Tel. +44 (0)20 7287 4414
Email. info@brugesgroup.com
Tel. +44 (0)20 7287 4414
Email. info@brugesgroup.com
The Bruges Group spearheaded the intellectual battle to win a vote to leave the European Union and, above all, against the emergence of a centralised EU state.
The Bruges Group spearheaded the intellectual battle to win a vote to leave the European Union and, above all, against the emergence of a centralised EU state.
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The 'Withdrawal' Agreement is a Zombie Bill

Can the same Bill be re-introduced having once before been rejected by the Commons? 

This question has profound implications for the future of our exit from the European Union. In normal times, when democracy appeared to be respected, if a Bill has been rejected it could not be reintroduced in the same parliamentary year. The overwhelming rejection of the 'Withdrawal' Agreement in the vote of 15th January 2019 should have killed it off, it should be finished. Yet, like the undead it staggers on moaning, not quite dead but certainly not living.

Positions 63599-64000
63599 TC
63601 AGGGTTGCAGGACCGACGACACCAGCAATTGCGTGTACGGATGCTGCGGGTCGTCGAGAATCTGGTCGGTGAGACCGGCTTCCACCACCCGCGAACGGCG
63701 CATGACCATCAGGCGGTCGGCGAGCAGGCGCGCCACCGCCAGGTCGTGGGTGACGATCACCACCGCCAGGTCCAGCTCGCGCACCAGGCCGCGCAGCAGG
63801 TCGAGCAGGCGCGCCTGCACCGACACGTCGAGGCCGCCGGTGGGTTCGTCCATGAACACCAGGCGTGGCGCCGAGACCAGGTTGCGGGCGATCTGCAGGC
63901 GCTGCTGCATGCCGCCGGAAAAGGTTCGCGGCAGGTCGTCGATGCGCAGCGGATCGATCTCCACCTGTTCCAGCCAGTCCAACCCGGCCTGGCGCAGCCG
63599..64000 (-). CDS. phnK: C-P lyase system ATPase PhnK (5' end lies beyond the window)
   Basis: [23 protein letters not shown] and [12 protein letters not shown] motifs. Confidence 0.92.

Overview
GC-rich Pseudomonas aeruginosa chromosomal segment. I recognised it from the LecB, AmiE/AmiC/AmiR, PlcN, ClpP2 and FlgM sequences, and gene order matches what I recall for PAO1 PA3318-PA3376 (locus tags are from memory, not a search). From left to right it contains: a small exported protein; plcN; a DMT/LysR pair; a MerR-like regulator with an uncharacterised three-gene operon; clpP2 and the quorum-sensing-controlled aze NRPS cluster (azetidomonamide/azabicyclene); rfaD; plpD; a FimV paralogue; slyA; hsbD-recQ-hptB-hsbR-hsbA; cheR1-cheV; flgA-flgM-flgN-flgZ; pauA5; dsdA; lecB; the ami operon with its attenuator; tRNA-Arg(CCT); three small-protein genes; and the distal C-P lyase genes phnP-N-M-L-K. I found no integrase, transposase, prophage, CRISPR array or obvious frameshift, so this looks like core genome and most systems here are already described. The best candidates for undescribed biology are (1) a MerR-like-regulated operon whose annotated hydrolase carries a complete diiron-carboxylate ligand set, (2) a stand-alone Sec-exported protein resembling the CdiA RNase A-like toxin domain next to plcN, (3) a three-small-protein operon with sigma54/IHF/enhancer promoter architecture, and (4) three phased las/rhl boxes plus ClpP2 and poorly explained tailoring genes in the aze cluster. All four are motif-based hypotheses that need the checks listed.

According to the House of Commons Enquiry Service a Bill can only come back '...after a passage of time has elapsed. An identical Bill may be re-introduced in a subsequent parliamentary year but not within the same one. A parliamentary year (known as a session) generally lasts for 12 months and runs from spring to spring. [NB the current session is an exception as it will have lasted for almost two years when it comes to an end at some point this year.]

'This is because of the longstanding convention that once the House has already decided a question it should not be asked to look at it again for some time.

'When attempts have been made to evade this rule by slightly re-wording a motion, it is for the Speaker to decide whether or not the proposition (and its context) is substantially the same as the original and to enforce the rule if necessary. Erskine May's Parliamentary Practice observes that this rule has applied to Bills since 1994 [24th Edition, p397].'
Only backbench (Private Members') Bills can be reintroduced in quick succession.

Quite clearly, Theresa May's 'Withdrawal' Agreement, presuming it is actually hers, should be no more. Its reintroduction is not only a political act of self-flagellation by the Prime Minister inviting upon her another humiliation and more pain, but in normal times it would be considered a breach of Parliamentary procedures. What is more, giving Parliament the opportunity to reject it for a second time is a major distraction and waste of time, the government should be working towards taking advantage of the opportunities that Brexit will bring.

 Enquiry to the House of Commons made courtesy of Bruges Group activist Terri Jackson

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